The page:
Windows fills in the fields of this structure when your program calls BeginPaint. Your program can use only the first three fields. The others are used internally by Windows. The hdc field is the handle to the device context. In a redundancy typical of Windows, the value returned from BeginPaint is also this device context handle. In most cases, fErase will be flagged FALSE (0), meaning that Windows has already erased the background of the invalid rectangle. This happens earlier in the BeginPaint function. (If you want to do some customized background erasing in your window procedure, you can process the WM_ERASEBKGND message.) Windows erases the background using the brush specified in the hbrBackground field of the WNDCLASS structure that you use when registering the window class during WinMain initialization. Many Windows programs specify a white brush for the window background. This is indicated when the program sets up the fields of the window class structure with a statement like this:

wndclass.hbrBackground = (HBRUSH) GetStockObject (WHITE_BRUSH) ;

However, if your program invalidates a rectangle of the client area by calling InvalidateRect, the last argument of the function specifies whether you want the background erased. If this argument is FALSE (that is, 0), Windows will not erase the background and the fErase field of the PAINTSTRUCT structure will be TRUE (nonzero) after you call BeginPaint.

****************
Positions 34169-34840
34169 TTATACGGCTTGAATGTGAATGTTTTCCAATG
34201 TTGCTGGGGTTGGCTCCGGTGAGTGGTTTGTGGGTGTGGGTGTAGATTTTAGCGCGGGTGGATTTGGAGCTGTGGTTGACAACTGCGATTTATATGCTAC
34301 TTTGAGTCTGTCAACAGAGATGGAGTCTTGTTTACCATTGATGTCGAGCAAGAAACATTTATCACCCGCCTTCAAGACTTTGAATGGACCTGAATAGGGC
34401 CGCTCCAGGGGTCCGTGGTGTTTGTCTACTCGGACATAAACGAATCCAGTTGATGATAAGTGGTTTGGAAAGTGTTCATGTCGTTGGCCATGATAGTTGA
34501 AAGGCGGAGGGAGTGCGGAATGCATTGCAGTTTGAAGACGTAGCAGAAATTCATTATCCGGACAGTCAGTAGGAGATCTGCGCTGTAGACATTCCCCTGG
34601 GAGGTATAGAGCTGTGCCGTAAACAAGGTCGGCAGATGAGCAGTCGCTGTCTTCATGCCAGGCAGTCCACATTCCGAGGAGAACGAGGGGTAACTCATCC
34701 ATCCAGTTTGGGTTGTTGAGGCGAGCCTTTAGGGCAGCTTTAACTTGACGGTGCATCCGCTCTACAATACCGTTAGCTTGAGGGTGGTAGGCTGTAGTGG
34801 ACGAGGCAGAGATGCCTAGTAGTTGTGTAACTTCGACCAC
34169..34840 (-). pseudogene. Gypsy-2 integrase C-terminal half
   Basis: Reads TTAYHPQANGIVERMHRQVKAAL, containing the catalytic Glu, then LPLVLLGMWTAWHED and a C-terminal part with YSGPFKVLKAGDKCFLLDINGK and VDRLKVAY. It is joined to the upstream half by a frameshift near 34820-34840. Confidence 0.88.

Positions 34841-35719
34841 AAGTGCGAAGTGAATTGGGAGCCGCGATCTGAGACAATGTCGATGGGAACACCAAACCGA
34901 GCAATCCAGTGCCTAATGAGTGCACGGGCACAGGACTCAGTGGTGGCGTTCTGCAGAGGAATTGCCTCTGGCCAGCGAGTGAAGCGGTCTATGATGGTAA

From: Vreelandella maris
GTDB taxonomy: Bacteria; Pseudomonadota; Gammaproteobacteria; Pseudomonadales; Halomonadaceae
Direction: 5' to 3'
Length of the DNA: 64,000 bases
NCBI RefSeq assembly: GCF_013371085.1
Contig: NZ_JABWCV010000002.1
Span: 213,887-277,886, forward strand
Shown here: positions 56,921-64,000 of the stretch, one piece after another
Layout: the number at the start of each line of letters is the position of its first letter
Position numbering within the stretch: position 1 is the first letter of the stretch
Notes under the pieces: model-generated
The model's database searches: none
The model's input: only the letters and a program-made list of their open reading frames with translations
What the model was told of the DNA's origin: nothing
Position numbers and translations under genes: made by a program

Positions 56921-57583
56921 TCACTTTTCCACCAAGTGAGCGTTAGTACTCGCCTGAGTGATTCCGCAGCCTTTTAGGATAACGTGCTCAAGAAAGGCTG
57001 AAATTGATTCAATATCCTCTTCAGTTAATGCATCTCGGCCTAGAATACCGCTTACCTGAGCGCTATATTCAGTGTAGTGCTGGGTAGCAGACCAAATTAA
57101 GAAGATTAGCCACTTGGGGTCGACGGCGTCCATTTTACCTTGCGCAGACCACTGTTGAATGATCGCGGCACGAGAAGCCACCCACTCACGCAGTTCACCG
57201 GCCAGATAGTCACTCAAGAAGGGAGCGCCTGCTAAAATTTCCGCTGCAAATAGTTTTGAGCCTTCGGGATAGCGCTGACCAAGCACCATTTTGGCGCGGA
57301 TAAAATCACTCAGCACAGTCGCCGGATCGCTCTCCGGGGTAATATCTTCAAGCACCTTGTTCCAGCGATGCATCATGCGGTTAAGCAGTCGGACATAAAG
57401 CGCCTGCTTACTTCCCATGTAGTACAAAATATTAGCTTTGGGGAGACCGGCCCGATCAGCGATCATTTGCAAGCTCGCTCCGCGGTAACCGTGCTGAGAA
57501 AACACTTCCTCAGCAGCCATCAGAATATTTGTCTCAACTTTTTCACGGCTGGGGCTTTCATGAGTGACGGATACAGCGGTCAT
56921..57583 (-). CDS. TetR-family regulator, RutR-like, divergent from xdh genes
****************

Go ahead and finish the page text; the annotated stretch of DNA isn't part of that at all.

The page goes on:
The rcPaint field of the PAINTSTRUCT structure is a structure of type RECT. As you learned in Chapter 3, the RECT structure defines a rectangle with four fields named left, top, right, and bottom. The rcPaint field in the PAINTSTRUCT structure defines the boundaries of the invalid rectangle, as shown in Figure 4-1. The values are in units of pixels relative to the upper left corner of the client area. The invalid rectangle is the area that you should repaint.

Figure 4-1. The boundaries of the invalid rectangle.

The rcPaint rectangle in PAINTSTRUCT is not only the invalid rectangle; it is also a "clipping" rectangle. This means that Windows restricts painting to within the clipping rectangle. More precisely, if the invalid region is not rectangular, Windows restricts painting to within that region.

To paint outside the update rectangle while processing WM_PAINT messages, you can make this call:

InvalidateRect (hwnd, NULL, TRUE) ;

before calling BeginPaint. This invalidates the entire client area and causes BeginPaint to erase the background. A FALSE value in the last argument will not erase the background. Whatever was there will stay.